As I have said in the past, we are so grateful for you and your costly witness to the unchanging Gospel of our Lord Jesus Christ. "Be shepherds of God's flock that is under your care, serving as overseers - not because you must, but because you are willing, as God wants you to be." (1 Peter 5.2)

Yours, in Christ,

The Most Rev. Henry Luke Orombi

Bishop of Fort Worth welcomes Guernsey appointment

The Province of Uganda has chosen wisely in selecting Fr. John Guernsey as the Bishop for their congregations in North America. Fr. Guernsey is a deeply prayerful and spiritual man who has provided solid leadership as a regional dean for the Anglican Communion Network. His commitment to Jesus Christ and his missionary vision for Anglicanism have been a real inspiration during the past several years of unprecedented conflict in our Church.

I congratulate Fr. Guernsey on his election and pledge to him my full support and cooperation as he undertakes this challenging new ministry as a Bishop in the Church of God.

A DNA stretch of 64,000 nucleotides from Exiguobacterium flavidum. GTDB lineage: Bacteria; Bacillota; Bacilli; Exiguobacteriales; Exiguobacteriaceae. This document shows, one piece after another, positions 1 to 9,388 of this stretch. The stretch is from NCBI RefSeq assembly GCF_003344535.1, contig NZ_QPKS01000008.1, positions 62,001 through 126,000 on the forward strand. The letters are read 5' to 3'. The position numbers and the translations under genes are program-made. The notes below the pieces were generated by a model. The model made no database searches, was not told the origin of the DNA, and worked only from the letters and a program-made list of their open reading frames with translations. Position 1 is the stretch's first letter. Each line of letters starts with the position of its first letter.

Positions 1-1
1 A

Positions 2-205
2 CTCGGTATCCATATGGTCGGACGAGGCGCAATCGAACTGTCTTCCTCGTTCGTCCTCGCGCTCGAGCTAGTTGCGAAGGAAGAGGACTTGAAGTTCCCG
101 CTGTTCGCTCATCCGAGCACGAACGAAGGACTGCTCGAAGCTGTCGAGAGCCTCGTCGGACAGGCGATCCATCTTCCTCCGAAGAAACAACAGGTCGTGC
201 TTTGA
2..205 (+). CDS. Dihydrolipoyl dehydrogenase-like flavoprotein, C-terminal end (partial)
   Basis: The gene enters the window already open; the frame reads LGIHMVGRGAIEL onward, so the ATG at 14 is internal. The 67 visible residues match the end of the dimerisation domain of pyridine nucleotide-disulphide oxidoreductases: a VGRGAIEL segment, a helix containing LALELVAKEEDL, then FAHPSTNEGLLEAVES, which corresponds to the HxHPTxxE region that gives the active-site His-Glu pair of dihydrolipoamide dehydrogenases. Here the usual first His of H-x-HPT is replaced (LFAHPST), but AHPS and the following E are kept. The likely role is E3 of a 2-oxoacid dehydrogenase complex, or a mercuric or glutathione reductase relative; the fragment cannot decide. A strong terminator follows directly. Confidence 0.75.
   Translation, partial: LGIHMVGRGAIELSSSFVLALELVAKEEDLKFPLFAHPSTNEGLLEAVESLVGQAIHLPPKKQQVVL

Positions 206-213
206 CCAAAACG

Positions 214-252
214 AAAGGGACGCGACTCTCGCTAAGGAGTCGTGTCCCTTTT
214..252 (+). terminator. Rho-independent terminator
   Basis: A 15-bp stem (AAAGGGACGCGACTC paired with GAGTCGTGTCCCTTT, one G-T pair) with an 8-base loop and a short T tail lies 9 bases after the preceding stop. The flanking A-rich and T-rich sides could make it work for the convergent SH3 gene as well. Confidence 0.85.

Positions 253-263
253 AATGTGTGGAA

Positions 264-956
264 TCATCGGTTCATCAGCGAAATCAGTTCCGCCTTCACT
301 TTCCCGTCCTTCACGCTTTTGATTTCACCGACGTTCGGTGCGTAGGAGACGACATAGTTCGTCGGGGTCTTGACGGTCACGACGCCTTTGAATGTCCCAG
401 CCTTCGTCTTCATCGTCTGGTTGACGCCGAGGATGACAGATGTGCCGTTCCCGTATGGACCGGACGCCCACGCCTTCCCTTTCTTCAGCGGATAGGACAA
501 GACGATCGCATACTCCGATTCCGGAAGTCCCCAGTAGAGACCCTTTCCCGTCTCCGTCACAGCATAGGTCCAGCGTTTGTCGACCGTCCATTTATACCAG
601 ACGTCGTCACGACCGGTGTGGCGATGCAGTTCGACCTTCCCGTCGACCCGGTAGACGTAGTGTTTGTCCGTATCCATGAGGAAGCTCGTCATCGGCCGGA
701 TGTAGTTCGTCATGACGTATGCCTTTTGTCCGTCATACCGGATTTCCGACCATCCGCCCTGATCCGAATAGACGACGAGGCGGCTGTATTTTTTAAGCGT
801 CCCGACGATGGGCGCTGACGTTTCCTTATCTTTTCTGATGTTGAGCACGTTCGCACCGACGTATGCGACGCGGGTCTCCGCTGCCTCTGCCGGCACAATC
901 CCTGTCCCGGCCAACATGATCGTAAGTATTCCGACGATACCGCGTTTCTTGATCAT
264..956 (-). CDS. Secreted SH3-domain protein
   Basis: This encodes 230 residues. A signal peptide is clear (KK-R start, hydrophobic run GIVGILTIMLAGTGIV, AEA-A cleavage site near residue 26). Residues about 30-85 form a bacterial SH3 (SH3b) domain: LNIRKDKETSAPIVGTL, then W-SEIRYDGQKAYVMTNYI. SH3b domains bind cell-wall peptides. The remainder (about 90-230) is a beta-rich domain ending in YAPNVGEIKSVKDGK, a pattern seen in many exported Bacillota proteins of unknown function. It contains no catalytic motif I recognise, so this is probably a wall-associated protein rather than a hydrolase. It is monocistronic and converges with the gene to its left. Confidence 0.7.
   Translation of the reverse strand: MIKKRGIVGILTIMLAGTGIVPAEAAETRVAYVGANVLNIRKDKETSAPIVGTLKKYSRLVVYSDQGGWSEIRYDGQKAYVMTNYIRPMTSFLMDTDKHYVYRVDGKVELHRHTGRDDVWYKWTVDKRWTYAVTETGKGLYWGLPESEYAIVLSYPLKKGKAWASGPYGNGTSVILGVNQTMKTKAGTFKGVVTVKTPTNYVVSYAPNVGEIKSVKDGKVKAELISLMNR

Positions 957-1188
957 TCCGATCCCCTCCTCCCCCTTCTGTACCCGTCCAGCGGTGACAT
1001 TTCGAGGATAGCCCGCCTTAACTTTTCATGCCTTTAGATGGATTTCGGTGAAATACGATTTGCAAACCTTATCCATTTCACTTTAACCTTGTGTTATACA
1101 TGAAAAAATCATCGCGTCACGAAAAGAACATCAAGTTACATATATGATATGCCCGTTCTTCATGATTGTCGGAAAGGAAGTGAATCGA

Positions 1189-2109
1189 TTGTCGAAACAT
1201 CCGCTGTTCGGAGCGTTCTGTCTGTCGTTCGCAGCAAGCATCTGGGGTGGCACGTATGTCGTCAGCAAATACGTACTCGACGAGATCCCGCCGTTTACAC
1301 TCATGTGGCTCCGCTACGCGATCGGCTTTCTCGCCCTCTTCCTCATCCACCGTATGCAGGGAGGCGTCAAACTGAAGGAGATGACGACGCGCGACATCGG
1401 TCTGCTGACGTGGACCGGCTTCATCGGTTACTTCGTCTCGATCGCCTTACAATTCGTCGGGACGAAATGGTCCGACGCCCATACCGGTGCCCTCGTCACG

The Rt. Rev. Jack Leo Iker
Bishop of Fort Worth

Wednesday, June 20, 2007

Notable Endorsement of the Atwood Consecration

According to the Rev. Canon George Conger: the Primate of the West Indies, Archbishop Drexel Gomez said the Aug 30 consecration of Canon Bill Atwood could strengthen the Communion by stabilizing the American scene, leading “towards a creation of a viable, stable and orthodox Anglican presence in the United States.” ...

Kenya’s “provision of adequate pastoral care and episcopate oversight constitutes a deliberate and intentional effort to provide stability in an environment in which Anglicanism is being severely tested and challenged,” Archbishop Gomez said.

It signaled a willingness by Kenya “to act responsibly to provide care for persons already under its jurisdiction” he noted and served as a centralizing force within the fragmenting American scene, as “the willingness of the Province of Kenya to collaborate with the other orthodox Anglicans in the United States could serve the point towards a creation of a viable, stable and orthodox Anglican presence in the United States.”